Baseball Prospectus Newsbeat
Friday, July 18, 2014
Is this a good system? I don’t ask that question as an exercise in moral philosophy with the poor pitiable minor leaguers cast as a vulnerable group in need of protection. I’m asking this from the other side. Is it smart for teams in Major League Baseball to willfully pay their minor leaguers so little? Aside from cost-savings and the moralizing, could teams actually have more success developing players if they opened their wallets a little wider?
In addition to the points made in the article, a lot of minor leaguers have to supplement their income by working in the offseason at a job rather than working on their craft and potentially making a breakthrough. The assumptions used by the author seem reasonable, though I don’t know enough about minor league finances to know how pay works, or how players staying in the system longer would affect the number of players in the organization.
Friday, April 04, 2014
Remember all those articles about how Billy Hamilton could revolutionize the game?...
HACKING MASS, our competition to pick the least dangerous hitters and least effective pitchers in the majors, returns for the 2014 season!... You’ll have a full week to enter (the deadline is April 11, 2014, at midnight PST), but it’s easy to change players, so feel free to go all in on Darwin Barney on the entry form today, then switch to Ryan Goins next Friday morning…
Your 10 players will be:
one each at catcher and each infield position (5 players)
one at each outfield position (3 players)
two pitchers (2 players)
Simply pick the players who you think will be the stiffest at each position. A team’s aggregate stiffness is measured by summing the ESPN (Exuded Stiff Points, Net) of all of the players on your team. For hitters, ESPN is 0.800, minus his OBP, minus his SLG, and multiplied by plate appearances - i.e., (.8-OPS)*PA. For pitchers, the formula is the pitcher’s ERA, minus 4.5, times his innings pitched, divided by three, or (ERA-4.5)*IP/3. This results in similar Stiffness scores for the firmest hitters and pitchers.
In each case, it isn’t enough for a player to simply suck; somehow the Stiffest of the Stiff must find a way to remain in the lineup or rotation.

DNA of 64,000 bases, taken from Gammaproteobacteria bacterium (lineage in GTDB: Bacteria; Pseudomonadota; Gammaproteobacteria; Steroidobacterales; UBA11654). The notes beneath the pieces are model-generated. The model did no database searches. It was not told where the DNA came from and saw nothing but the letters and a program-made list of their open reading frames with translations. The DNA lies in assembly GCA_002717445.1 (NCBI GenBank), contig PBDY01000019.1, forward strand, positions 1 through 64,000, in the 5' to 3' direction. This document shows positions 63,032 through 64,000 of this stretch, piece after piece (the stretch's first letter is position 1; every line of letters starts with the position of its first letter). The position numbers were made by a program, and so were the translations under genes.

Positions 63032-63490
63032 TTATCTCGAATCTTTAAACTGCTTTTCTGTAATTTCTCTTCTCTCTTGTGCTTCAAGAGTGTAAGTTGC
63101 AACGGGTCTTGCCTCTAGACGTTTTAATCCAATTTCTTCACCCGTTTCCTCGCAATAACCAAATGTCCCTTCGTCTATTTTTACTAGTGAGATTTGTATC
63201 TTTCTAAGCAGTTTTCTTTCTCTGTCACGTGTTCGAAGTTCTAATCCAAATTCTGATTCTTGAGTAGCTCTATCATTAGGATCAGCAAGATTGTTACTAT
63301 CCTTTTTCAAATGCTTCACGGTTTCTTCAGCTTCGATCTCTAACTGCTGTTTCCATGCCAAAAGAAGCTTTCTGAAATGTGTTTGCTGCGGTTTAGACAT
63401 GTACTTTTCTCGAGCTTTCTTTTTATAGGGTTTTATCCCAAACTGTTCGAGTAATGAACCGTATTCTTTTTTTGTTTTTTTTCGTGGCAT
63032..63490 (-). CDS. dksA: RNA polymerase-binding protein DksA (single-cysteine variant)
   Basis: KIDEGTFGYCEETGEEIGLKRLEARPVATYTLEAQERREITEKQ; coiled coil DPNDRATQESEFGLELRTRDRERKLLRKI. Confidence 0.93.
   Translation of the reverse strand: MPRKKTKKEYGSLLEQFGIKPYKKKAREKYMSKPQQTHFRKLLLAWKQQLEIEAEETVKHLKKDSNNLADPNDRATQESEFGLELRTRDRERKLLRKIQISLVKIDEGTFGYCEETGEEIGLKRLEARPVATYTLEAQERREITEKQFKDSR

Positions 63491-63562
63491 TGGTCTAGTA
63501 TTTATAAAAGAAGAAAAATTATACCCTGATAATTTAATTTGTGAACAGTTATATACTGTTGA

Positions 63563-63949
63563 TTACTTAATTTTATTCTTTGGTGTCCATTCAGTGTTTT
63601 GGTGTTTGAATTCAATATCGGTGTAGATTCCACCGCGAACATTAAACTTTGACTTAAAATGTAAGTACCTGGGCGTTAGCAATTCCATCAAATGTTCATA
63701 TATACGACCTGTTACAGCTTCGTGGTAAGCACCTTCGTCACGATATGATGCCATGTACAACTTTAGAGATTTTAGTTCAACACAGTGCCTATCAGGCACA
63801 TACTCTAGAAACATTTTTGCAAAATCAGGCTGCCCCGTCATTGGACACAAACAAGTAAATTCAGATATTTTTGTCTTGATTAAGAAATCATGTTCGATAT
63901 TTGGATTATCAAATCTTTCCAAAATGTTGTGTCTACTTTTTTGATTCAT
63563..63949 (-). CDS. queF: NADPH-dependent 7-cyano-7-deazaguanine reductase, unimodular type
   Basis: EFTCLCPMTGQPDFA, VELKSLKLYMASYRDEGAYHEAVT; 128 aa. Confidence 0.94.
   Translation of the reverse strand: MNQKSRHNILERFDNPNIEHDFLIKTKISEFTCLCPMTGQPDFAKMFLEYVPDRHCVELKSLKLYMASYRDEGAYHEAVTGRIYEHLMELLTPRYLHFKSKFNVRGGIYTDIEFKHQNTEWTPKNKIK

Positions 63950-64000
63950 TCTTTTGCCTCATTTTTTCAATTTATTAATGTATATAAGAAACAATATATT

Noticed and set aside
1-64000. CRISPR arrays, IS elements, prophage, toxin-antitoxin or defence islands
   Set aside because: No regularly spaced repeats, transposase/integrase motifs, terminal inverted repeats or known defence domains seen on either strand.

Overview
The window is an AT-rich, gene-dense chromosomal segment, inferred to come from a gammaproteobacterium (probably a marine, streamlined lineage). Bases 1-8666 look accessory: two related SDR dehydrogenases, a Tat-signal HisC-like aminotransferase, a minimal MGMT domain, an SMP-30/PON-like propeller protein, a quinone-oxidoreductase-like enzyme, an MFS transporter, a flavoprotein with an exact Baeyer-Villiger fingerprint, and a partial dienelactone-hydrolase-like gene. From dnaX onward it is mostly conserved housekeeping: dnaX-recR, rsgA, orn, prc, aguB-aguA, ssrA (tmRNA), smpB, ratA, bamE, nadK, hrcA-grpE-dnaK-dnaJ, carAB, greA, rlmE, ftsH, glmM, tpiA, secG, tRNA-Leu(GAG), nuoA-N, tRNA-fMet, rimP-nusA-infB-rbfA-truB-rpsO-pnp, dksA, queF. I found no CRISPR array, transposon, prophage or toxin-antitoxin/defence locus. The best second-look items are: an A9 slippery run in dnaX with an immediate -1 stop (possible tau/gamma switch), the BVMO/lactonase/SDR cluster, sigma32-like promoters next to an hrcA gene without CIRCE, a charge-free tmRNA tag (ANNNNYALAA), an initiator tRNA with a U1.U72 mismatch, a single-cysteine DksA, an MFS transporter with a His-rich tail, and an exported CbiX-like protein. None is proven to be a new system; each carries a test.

Monday, March 03, 2014
Rather than identifying a single strike zone and giving binary credit for each pitch relative to that strike zone’s borders (i.e., strike or no strike), our model gives partial credit for each pitch based on that pitch’s likelihood of being called a ball or a strike. To determine that, we created a probability map of likely calls… To reflect what is best known about the way the size and position of the strike zone shifts from count to count and batter to batter, we ran individual models for each set of batter and pitcher handedness as well as [type of pitch]. The smoothing parameters of each model were allowed to vary by count, so that while the general shape of the strike zone derived for each variable combination did not change, the width and height of it did (reflecting, for example, a larger strike zone on 3-0 counts than on 1-2 or 0-2 counts). We also accounted for the changing size of the strike zone from season to season (although these yearly changes are much smaller than the other changes we measured).
We also corrected the data in several ways before running these models. First, all pitch classifications were hand-labeled by Pitch Info to eliminate variability in pitch labels… To account for batter height differences, we normalized the height of each pitch by the batter’s height using what is now the standard formula (first published by Mike Fast). We also used the correction scheme that Mike published at BP for correcting the X and Y location of each pitch based on the likely distribution of pitch locations that each pitcher would use against left-handed hitters and right-handed hitters…
Rather than simply give a single credit for each pitch (~.14 runs) as has been done in many previous models, we looked at the count in which each pitch was framed and gave credit equal to the difference in runs between framing or not framing that pitch. For example, a frame in an 0-2 count was counted as more valuable than a frame in an 0-0 count, because a frame in an 0-2 count can result in a large change in run expectancy while a frame in an 0-0 count does not have quite the same impact… The run value for a framed pitch is the run value differential for that count… multiplied by the residual of the probability—in other words, if an 0-0 pitch is called a strike in a spot where it’s normally called a strike just 80 percent of the time, the catcher will get 20 percent of the available value (.08) for a total of .0004 runs credited (which will later be adjusted based on the pitcher and umpire impact). Failing to get a strike on the same pitch would result in a .0016 run deduction…
We empirically determined each pitcher’s value—to isolate it from each catcher’s value—by performing a WOWY (“With or Without You”) analysis… We also made systematic but small changes to the data based on the umpire who was calling each game…
we have regressed career totals to the league average… Because seasonal variability is different from career variability, we also regressed seasonal totals to career totals based on a similar formula…
You can find all of this new framing and blocking information in a couple place on the Baseball Prospectus site.
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